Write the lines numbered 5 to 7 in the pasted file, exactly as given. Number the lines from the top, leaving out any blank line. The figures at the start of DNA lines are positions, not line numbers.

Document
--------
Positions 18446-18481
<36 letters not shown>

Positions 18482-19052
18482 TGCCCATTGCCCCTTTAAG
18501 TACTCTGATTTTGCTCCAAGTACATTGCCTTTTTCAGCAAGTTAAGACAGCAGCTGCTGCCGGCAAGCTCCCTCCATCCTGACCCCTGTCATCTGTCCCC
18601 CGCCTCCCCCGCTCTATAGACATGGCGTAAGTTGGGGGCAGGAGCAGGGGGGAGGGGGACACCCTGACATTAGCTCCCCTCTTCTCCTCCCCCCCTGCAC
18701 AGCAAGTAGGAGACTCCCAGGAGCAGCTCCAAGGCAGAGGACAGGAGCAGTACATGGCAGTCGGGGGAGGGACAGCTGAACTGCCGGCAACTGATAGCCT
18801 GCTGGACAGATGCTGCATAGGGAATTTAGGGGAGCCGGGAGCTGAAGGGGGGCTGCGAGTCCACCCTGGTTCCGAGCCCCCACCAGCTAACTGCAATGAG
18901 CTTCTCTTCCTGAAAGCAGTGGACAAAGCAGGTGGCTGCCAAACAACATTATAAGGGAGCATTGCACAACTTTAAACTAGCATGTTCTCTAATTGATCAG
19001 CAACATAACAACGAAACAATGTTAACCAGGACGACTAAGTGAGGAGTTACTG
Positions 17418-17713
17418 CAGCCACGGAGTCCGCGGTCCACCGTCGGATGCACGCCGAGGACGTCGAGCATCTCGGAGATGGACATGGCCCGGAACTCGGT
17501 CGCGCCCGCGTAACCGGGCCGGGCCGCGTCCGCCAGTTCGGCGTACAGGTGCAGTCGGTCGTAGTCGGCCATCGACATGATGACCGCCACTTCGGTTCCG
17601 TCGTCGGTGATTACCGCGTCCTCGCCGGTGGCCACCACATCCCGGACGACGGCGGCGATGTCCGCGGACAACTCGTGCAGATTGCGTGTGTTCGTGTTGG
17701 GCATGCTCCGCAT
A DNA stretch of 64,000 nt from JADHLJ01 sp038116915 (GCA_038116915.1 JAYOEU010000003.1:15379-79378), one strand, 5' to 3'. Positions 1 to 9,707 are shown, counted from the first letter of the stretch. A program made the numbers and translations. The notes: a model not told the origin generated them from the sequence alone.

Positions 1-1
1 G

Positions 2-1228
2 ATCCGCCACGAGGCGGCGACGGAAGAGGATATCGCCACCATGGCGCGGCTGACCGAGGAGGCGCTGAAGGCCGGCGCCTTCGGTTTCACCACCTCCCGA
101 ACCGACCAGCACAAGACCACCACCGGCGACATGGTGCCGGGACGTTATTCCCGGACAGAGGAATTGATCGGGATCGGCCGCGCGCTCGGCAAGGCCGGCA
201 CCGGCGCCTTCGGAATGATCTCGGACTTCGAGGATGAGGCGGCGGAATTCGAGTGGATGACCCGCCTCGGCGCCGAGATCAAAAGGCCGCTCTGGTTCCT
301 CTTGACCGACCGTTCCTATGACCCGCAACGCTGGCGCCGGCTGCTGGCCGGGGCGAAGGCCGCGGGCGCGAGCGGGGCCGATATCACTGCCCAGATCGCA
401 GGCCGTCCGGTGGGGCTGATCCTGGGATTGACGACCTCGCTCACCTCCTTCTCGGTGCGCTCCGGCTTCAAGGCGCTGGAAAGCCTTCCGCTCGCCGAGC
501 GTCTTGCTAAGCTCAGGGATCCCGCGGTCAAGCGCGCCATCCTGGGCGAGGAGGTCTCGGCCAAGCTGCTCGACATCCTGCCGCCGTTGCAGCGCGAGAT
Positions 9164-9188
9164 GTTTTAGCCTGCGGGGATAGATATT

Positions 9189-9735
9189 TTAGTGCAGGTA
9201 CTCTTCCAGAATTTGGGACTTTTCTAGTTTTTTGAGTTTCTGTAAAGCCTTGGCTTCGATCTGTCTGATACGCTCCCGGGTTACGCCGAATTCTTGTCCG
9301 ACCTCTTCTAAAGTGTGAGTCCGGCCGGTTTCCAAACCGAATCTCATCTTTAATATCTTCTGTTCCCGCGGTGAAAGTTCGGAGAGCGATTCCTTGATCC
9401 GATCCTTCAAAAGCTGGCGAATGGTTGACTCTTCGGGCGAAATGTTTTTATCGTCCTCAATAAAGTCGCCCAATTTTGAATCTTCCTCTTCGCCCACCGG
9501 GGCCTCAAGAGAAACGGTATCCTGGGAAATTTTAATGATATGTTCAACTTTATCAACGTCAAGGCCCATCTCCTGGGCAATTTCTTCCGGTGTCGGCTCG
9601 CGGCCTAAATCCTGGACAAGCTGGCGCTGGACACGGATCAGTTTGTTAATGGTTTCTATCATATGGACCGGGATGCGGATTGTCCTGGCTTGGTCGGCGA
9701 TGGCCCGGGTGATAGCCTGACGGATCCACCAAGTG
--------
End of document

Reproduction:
18501 TACTCTGATTTTGCTCCAAGTACATTGCCTTTTTCAGCAAGTTAAGACAGCAGCTGCTGCCGGCAAGCTCCCTCCATCCTGACCCCTGTCATCTGTCCCC
18601 CGCCTCCCCCGCTCTATAGACATGGCGTAAGTTGGGGGCAGGAGCAGGGGGGAGGGGGACACCCTGACATTAGCTCCCCTCTTCTCCTCCCCCCCTGCAC
18701 AGCAAGTAGGAGACTCCCAGGAGCAGCTCCAAGGCAGAGGACAGGAGCAGTACATGGCAGTCGGGGGAGGGACAGCTGAACTGCCGGCAACTGATAGCCT